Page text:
The revived 2011 production has some new visual touches, an excellent conductor in Julia Jones and nimble singers who bring Mozart’s enchanting, humorous tale to vibrant life.

Share story

Ask any Seattle Opera fans for their favorite productions of the past decade, and you’re likely to see “The Magic Flute” on the list. The 2011 production, a brilliant collaboration between the forces of design, direction and music, has returned to McCaw Hall, much to the enjoyment of audiences at this past weekend’s first two shows.

Returning stage director Chris Alexander has added several new touches to the clever, imaginative staging, and the work of the visual team (designers Robert Dahlstrom and Robert Schaub, lighting designer Duane Schuler) continues to delight the eye. There’s a new conductor in the orchestra pit — the excellent Julia Jones, in her company debut — who gracefully supports the singers while crisply illuminating the score with all of its humor and pathos.

And Jonathan Dean’s wonderfully colloquial projected captions have a few witty new twists (a line that included “fake news” caused gales of laughter in the audience). The show’s charming visuals, heavy on pyramidal and Egyptian themes, are enhanced by the brilliantly colorful costumes of renowned British designer Zandra Rhodes, who supercharged every scene with vivid and iridescent images.

OPERA REVIEW

‘The Magic Flute’

by Wolfgang Amadeus Mozart. Julia Jones conducts, staging by Chris Alexander, sets by Robert Dahlstrom and Robert Schaub; through May 21, tickets from $25 (206-389-7676, seattleopera.org).

It’s always exciting when the Queen of the Night steps forward for her two killer arias, and Christina Poulitsi proved more than capable of Mozart’s stratospheric vocal challenges. She sang with uncanny power and accuracy right up to the high F’s, which were stunningly good; Poulitsi also is a powerful actress who knows how to use her voice as a weapon.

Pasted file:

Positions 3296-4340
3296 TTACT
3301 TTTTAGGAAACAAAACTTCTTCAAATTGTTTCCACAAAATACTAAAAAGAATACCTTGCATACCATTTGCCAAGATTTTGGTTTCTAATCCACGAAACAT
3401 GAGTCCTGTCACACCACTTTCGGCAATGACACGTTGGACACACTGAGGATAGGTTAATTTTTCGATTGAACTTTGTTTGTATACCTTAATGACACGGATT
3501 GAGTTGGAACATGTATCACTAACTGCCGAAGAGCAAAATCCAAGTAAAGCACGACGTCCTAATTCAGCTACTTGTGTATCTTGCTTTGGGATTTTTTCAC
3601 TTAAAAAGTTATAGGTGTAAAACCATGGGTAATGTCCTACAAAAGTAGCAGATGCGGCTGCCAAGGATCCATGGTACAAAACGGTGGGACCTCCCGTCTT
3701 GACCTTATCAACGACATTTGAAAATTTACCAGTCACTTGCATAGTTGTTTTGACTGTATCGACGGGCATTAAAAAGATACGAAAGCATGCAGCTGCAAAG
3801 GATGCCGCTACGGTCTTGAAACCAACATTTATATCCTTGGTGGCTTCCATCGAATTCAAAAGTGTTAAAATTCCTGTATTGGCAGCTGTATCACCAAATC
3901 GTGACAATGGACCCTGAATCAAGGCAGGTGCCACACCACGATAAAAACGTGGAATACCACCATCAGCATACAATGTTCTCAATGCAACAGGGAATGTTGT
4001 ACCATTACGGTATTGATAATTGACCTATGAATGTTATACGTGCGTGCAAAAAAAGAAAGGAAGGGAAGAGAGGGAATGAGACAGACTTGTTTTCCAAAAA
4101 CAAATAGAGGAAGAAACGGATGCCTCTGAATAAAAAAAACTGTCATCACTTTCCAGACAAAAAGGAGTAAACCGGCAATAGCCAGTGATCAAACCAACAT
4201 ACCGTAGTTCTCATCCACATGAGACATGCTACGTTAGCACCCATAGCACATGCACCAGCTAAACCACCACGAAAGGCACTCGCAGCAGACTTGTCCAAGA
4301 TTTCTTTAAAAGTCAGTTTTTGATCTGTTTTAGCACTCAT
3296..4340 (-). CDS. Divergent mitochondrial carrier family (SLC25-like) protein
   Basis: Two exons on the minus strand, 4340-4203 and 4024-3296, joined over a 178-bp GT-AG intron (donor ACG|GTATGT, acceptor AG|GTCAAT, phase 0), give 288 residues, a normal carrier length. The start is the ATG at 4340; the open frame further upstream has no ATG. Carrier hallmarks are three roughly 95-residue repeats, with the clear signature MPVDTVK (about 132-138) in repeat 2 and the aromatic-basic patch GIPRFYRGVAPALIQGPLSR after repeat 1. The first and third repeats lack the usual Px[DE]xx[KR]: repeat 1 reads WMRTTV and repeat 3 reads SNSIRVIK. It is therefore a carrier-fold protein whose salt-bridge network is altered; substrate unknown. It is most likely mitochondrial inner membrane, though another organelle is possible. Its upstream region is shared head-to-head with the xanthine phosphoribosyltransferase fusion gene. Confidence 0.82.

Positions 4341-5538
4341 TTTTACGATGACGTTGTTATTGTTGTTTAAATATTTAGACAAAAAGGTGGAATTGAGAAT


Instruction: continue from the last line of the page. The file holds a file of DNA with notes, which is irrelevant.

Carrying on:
Most Read Stories

Sale! Get 90% off digital access.

At the other end of the sonic spectrum, the resonant, resounding bass Ante Jerkunica made Sarastro’s arias among the production’s high points.

Saturday night’s principals included Andrew Stenson as an ardent, animated Tamino, and Lauren Snouffer as an artful Pamina (her “Ach, ich fühl’s” was particularly fine). John Moore’s hilariously active Papageno provided ongoing comic energy; Papagena was the excellent Amanda Opuszynski. Rodell Rosel found admirable balance in the tricky role of Monostatos.

Taking over on Sunday were Randall Bills, a first-rate tenor who illuminated Tamino’s nobility and ardor, and Amanda Forsythe, a Pamina of lyrical delicacy and vocal subtlety. Craig Verm was an adroitly funny and vocally nimble Papageno.

The principal singers were discreetly miked for the spoken dialogue, according to Seattle Opera staff, but never for the singing.

The charm quotient of this production was raised by the supporting cast — particularly the Three Spirits, who dash about on their silver skateboards and advance the plot with beguiling humor (and excellent singing). On Saturday they were Johanna Mergener, Emili Rice and Isabel Woods; on Sunday we heard the trio of Emily Amesquita, Alyssa Khela and Barrett Lhamon.

The three ladies, all excellent, were Jacqueline Piccolino, Nian Wang and Jenni Bank. Adam Lau was the Speaker; Eric Neuville and Ryan Bede were the Priests, and the two Armored Men were Frederick Ballentine and Jonathan Silva. The chorus, prepared by John Keene, sang admirably.

The show’s only false note came in the last moments of the triumphant finale, when a sudden bid for freedom in the midst of the celebrations felt tacked-on and ill-advised.

Seattle Opera suggests the production is appropriate for ages 5 and up, and I would concur — provided you have a 5-year-old who can sit and pay attention for two acts of about 69 and 83 minutes, respectively (there’s a 30-minute intermission in between). It is also worth remembering that a child who does not speak German and is not old enough to read the projected translations will not understand what the singers are saying. In any case, advance preparation is advisable. This “Flute” is an enthralling show, the best possible introduction to opera for nearly all ages.